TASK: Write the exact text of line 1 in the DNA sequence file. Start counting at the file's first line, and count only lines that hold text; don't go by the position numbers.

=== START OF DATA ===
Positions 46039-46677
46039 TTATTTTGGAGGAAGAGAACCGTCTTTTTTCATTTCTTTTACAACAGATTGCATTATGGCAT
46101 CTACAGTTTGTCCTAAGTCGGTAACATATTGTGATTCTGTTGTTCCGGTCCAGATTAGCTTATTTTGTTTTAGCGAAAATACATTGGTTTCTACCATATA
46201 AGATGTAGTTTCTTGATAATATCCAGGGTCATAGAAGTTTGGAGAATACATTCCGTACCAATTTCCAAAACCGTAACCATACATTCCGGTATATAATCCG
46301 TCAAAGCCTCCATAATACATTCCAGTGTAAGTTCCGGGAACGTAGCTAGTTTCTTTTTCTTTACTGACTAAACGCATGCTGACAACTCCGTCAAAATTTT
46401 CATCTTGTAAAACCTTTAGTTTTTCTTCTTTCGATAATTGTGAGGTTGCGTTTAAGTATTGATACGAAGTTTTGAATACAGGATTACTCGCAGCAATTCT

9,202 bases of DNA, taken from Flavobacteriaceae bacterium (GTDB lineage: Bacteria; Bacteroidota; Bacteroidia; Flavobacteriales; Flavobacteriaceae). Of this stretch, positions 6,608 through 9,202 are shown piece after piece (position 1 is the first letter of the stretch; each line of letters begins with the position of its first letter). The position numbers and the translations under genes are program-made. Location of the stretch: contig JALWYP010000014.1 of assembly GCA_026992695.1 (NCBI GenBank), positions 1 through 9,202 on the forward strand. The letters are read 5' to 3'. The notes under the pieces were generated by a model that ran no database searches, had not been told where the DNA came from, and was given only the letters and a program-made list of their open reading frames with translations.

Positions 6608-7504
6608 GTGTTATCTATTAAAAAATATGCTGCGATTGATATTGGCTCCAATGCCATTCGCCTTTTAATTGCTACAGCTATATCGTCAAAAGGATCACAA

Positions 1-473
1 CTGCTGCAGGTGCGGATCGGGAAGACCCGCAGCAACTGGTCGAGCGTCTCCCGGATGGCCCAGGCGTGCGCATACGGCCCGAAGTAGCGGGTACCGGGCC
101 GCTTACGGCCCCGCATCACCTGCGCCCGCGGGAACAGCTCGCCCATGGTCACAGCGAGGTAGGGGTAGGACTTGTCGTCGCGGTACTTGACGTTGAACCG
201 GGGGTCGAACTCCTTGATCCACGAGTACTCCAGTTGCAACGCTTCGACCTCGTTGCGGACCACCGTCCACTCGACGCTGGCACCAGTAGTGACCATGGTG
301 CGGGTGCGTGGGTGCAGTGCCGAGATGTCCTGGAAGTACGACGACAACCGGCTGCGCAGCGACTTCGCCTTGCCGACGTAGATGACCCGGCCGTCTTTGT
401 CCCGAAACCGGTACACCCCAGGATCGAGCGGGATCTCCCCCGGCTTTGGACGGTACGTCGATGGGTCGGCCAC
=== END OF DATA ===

Positions 46039-46677